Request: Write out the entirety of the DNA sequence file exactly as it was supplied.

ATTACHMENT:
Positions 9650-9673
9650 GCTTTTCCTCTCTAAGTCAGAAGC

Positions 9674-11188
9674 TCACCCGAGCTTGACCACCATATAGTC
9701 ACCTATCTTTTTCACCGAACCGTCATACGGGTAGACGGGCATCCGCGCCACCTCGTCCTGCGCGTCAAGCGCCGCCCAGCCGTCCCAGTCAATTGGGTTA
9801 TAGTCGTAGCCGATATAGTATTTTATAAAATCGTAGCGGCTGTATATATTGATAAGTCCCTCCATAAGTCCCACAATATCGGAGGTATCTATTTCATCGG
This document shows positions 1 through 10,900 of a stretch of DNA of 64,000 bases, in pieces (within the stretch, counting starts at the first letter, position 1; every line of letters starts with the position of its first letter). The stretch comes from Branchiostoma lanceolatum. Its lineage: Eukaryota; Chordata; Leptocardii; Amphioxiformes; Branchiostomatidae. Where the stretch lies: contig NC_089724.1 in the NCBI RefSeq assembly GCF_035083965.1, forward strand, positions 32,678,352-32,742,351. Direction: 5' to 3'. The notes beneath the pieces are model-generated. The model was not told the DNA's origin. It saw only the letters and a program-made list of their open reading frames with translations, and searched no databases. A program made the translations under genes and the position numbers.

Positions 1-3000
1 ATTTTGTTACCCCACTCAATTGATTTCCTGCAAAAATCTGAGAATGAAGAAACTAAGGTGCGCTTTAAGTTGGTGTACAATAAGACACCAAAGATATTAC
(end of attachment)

Positions 9650-9673
9650 GCTTTTCCTCTCTAAGTCAGAAGC

Positions 9674-11188
9674 TCACCCGAGCTTGACCACCATATAGTC
9701 ACCTATCTTTTTCACCGAACCGTCATACGGGTAGACGGGCATCCGCGCCACCTCGTCCTGCGCGTCAAGCGCCGCCCAGCCGTCCCAGTCAATTGGGTTA
9801 TAGTCGTAGCCGATATAGTATTTTATAAAATCGTAGCGGCTGTATATATTGATAAGTCCCTCCATAAGTCCCACAATATCGGAGGTATCTATTTCATCGG
This document shows positions 1 through 10,900 of a stretch of DNA of 64,000 bases, in pieces (within the stretch, counting starts at the first letter, position 1; every line of letters starts with the position of its first letter). The stretch comes from Branchiostoma lanceolatum. Its lineage: Eukaryota; Chordata; Leptocardii; Amphioxiformes; Branchiostomatidae. Where the stretch lies: contig NC_089724.1 in the NCBI RefSeq assembly GCF_035083965.1, forward strand, positions 32,678,352-32,742,351. Direction: 5' to 3'. The notes beneath the pieces are model-generated. The model was not told the DNA's origin. It saw only the letters and a program-made list of their open reading frames with translations, and searched no databases. A program made the translations under genes and the position numbers.

Positions 1-3000
1 ATTTTGTTACCCCACTCAATTGATTTCCTGCAAAAATCTGAGAATGAAGAAACTAAGGTGCGCTTTAAGTTGGTGTACAATAAGACACCAAAGATATTAC